TexxinMike wrote: ↑
Wed Oct 24, 2018 11:54 am
My expat parents are both 63 totally forgot about Social Security. They asked me to look into this for them. Dad is working full time but his income is foreign income and does not apply to social security. They are both in average health and don’t need the money right away, so my strategy is to simply maximize the benefit. The rules are confusing but after reading a few threads on this topic below is what I come up with
Data from Social Security Admin:
- PIA $839
Current Age 63: $717
Age 70: $1107
- PIA $1766
Current Age 63: $1405
Age 70: $2308
1) Mom to file on at age 64 where benefits will be ~$738 per month
2) Dad to delay filing till age 70 where benefits will be $2,308 and Mom to immediately file for spousal benefits of $1766/2 = $883
Result: For the Years
- Before Dad filed: total monthly benefit = mom’s benefit at time of application: $738
- After Dad filed at age 70: total monthly benefit = Mom’s spousal benefit ($883) + Dad’s benefit at 70 ($2308) = $3191
Survivor Benefit after that
- Mom = mom’s benefit at time of application ($738) + Dad’s PIA ($1766) = $2504
- Dad = benefit after 70 ($2,308)
Please let me know if this all this is correct and any other any other away to improve on this.
Assuming your benefit numbers are correct, your strategy is reasonable, but you do have a couple of assumptions incorrect.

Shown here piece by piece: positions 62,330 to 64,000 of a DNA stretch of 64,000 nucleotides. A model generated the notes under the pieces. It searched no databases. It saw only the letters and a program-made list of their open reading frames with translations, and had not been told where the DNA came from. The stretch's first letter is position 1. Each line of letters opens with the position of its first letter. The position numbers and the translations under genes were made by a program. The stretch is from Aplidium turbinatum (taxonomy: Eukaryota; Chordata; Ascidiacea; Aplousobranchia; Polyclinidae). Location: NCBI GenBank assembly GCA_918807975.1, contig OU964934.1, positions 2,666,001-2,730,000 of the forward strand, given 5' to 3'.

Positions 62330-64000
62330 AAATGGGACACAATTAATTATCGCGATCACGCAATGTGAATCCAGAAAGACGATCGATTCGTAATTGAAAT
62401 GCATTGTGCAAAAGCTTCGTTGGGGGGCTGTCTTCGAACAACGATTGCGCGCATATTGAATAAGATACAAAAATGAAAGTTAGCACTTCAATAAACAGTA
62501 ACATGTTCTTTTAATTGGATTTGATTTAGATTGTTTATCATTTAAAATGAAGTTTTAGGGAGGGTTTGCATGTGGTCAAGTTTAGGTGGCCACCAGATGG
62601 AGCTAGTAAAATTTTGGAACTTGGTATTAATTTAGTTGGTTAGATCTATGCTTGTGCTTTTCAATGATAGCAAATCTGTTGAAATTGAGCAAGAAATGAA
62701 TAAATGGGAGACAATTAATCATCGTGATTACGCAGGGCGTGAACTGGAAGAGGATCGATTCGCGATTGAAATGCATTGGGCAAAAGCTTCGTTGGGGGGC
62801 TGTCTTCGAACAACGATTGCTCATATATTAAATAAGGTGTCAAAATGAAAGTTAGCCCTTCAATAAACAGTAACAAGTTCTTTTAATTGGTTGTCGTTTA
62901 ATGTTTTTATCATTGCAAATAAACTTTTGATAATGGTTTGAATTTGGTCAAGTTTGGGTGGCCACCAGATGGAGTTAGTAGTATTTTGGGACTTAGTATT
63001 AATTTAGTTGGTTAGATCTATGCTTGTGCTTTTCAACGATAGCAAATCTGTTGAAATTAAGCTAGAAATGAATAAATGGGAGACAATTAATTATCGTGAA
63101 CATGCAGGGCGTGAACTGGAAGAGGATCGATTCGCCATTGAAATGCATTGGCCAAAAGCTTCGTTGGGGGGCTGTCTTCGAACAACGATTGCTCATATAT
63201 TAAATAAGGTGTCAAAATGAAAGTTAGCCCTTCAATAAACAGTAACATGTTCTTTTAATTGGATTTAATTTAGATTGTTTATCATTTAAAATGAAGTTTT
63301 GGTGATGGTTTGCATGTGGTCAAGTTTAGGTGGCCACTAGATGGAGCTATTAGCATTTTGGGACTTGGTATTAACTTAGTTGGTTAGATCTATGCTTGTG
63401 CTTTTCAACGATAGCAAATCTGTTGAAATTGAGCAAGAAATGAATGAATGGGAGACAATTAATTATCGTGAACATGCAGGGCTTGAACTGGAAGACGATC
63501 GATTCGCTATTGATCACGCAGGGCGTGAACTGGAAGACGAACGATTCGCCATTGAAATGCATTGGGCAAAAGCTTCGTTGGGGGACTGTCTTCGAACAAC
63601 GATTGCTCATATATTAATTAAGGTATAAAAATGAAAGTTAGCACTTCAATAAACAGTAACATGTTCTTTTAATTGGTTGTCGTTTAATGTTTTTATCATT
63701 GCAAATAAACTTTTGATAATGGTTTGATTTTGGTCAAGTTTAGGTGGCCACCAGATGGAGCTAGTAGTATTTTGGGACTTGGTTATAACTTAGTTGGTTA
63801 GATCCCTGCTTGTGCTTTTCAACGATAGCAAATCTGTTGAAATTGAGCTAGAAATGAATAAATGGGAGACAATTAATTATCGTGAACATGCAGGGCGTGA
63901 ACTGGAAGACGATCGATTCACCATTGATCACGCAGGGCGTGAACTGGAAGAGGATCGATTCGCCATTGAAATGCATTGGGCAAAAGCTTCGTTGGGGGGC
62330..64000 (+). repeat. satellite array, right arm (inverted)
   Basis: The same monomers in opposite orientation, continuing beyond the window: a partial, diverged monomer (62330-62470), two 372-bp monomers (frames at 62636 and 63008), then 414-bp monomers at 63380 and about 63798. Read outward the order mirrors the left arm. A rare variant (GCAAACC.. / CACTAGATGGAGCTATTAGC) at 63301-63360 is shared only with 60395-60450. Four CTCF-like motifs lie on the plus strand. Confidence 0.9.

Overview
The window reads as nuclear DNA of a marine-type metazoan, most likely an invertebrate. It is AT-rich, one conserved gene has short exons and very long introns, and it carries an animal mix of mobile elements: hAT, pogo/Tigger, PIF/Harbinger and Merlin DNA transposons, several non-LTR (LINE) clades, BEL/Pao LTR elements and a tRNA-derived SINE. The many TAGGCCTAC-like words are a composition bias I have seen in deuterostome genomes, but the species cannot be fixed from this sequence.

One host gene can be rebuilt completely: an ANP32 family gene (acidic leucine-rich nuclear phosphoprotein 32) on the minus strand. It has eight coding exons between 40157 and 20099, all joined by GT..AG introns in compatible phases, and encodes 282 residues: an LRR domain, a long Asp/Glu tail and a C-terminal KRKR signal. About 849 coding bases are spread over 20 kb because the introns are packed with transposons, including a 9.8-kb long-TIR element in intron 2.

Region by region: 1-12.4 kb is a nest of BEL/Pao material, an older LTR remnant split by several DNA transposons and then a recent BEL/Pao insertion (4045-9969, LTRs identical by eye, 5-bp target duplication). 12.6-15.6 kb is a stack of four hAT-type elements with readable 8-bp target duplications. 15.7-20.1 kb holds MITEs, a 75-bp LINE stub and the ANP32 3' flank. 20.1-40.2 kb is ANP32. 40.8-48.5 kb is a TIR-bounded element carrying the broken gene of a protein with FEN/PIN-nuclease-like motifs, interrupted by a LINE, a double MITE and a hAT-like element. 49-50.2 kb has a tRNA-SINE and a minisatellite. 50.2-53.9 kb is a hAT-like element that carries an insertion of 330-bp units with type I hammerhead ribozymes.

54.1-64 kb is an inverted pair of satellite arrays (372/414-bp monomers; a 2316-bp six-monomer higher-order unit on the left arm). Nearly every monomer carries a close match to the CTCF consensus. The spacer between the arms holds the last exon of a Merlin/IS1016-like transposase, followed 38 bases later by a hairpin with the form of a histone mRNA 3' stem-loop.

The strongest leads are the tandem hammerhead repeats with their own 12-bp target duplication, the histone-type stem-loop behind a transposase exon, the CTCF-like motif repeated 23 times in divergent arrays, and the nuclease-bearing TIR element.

1) Mom's spousal benefit is computed as 1/2(Dad's PIA) - (Mom's PIA) = (1766/2)-839 = $44.
This gets added to mom's benefit. If she claims at her Full Retirement Age (FRA), then it works out to 1/2(Dad's PIA), or $883.
But, since your plan has her claiming before FRA, when she claims spousal, she will get her benefit + spousal, $738 + $44 = $782.
She does not get back what she gave up by claiming early.
Whether it makes sense to wait for her to reach FRA to claim or not depends on assumptions about her life span.
2) At either spouse's death, the surviving spouse gets the higher of either benefit. So, which ever spouse survives would get the $2308
Not sure where you are getting the $2504 number calculation from, I do not believe that is correct.
As for further optimization, you could try on of the calculators out there, but the answers are only as good as your assumptions about life span.
Assuming health is reasonably good, Dad waiting to 70 probably makes sense.
Mom, could claim now, or wait until FRA, or claim anywhere in between, the difference is not huge, and optimal choice is unknowable.
Once in a while you get shown the light, in the strangest of places if you look at it right.